How exactly do you replace the franchise's all-time sack leader?
How do you replace an aging pass rusher who didn't fit the current scheme well or offer much against the run?
Well, now that is a different question entirely.
No matter your personal opinion about Dwight Freeney, a few things are certain.
- He will finish his career as one of the greatest Colts of all time, and the second-most important Colt of the Manning/Polian era (Marvin was the second-greatest, but Freeney is the second-most important).
- Even though Robert Mathis has a chance to pass his franchise sack record (he's just 16 behind with three more years on his contract), Freeney will always be the first one mentioned of the duo.
- He will always be more comfortable in a 4-3 than a 3-4.
- He's a liability against the run.
- The Colts made the right decision to let him go.
The Colts are committed to one veteran pass rusher already, and it simply didn't make sense to try to hold on to another one, again, one that simply didn't fit well.
So now what?
The first point of order is to point out that there are two scenarios here, one more likely than the other, that have to do with Robert Mathis.
First, the Colts keep Mathis in the strong-side OLB position that he played this past season, dropping him back in pass coverage nearly 12% of the time, rushing him predominantly from the left side, and giving him occasional stunts and inside rushes.
The second scenario is the one that I see most likely. Here, the Colts would move Mathis to Freeney's rush OLB spot, allowing him to more frequently just line up and attack, dropping into coverage far less (Freeney dropped back just 3% of his snaps, Suggs just 6% in '11), and rarely given stunts/inside rushes.
Mathis is more comfortable as a pass rusher, his time in coverage this season was generally a horrible thing for the Colts. In fact, Mathis actually had the worst pass coverage grade on the team this season (According to ProFootballFocus), despite being in coverage for just 83 snaps. He's simply not made for it.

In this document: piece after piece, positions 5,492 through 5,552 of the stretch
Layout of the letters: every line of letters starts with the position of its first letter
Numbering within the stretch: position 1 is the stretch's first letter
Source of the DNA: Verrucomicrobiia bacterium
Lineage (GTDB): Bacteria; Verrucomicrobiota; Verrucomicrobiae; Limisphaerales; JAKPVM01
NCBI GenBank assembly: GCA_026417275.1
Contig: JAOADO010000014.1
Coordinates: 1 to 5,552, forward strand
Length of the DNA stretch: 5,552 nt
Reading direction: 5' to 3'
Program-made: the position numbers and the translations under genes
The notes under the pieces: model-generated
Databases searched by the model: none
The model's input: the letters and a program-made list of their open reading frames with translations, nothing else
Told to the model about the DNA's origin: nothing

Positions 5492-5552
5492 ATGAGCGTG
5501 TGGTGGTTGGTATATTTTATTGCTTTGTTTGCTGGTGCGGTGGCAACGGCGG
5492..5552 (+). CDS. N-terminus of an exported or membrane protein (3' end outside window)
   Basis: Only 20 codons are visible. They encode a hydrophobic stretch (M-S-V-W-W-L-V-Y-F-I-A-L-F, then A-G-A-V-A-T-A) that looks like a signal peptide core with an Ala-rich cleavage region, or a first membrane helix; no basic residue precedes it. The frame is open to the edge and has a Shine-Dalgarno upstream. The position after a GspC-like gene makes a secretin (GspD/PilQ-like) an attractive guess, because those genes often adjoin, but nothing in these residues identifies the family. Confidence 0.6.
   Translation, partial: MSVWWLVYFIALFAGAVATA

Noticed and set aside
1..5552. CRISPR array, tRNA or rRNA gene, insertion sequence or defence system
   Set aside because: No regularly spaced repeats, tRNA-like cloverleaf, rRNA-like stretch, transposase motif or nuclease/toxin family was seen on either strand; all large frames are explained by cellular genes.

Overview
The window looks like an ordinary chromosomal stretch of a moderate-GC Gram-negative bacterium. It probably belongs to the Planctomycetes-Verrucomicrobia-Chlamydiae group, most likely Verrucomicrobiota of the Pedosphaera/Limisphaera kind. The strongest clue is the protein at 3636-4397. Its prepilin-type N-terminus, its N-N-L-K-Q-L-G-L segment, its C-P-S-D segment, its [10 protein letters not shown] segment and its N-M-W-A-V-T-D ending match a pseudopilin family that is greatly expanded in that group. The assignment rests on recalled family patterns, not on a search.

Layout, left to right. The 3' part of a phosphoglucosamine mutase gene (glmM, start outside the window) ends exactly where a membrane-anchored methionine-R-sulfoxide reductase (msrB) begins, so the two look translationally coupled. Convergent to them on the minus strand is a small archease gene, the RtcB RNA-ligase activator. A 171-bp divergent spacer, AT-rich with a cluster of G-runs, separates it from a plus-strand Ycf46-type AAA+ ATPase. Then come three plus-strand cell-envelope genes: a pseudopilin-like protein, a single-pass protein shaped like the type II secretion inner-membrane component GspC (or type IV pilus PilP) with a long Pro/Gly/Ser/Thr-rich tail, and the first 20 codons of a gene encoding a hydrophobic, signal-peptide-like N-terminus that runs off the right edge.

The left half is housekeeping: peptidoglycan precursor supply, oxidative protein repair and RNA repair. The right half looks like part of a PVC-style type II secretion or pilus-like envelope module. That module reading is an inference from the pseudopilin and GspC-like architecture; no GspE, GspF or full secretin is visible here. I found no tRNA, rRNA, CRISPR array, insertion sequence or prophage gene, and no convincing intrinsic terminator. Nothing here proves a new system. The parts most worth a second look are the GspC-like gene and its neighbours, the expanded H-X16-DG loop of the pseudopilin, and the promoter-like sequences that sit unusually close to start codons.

Plus, it's well-known Mathis' strength is the outside edge rush. He has fantastic body control that allows him to get lower than the opposing tackle and use that leverage to get to the quarterback. Running him around on stunts, while it still will likely happen (just the nature of the defense), likely will be contained when at the ROLB position.
The second part of this scenario then, would be the Colts' acquiring a free agent or rookie outside linebacker, specifically a strong-side outside linebacker. This is a player who can rush the passer, but is also a force against the run, preventing cutbacks. This player must also be able to drop back into coverage when necessary. Freeney and Mathis both struggle against the run (although Mathis has traditionally been better), which was a big reason why the Colts were one of the worst teams in the league at stopping it this season.
There are two players in free agency that can fill this void, but one fits better than the other, in my opinion.
Paul Kruger and Anthony Spencer are not unfamiliar names for Colts fans at this point, at least, they shouldn't be.
Both players are complimentary pass rushers, Kruger playing Robin to Terrell Suggs' Batman in Baltimore while Spencer has been second fiddle to DeMarcus Ware for years. Both players finished 2012 in the Top-5 for ProFootballFocus' pass rushing grades for 3-4 outside linebackers, as well as in pressure per snap numbers.
Both players are also about average in coverage, not coverage linebackers by any means, but they have the skill to do it when needed. Both linebackers saw more snaps in coverage than Mathis did in 2012, although Spencer had a bigger ratio than Kruger did in terms of coverage snaps.
But a noticeable difference comes when it's time to stop the run, the area where the Colts' outside linebackers simply didn't match up in 2012. All of the Colts' top three OLBs finished in the bottom six in PFF's run defense grade, as Hughes, Freeney, and Mathis all finished the season between -5.0 and -5.5.
While Kruger would likely be a slight upgrade in the run (although still in the bottom half of the league in 2012), the upgrade that Spencer would give would be extreme. Spencer was easily PFF's number one rated outside linebacker against the run in 2012, as well as having the highest run stop percentage. The difference there would help push the Colts' to new heights defensively, especially if they continue to build on the defensive line and replace huge holes in the defensive backfield.
In my opinion, Kruger would be a nice consolation prize in this free agency period, but Spencer should be the Colts' number one target. Of course, there is always the draft as well, but the Colts have the money and Spencer seems to be the perfect fit for what they need right now.
The only question that remains, is how much is he worth?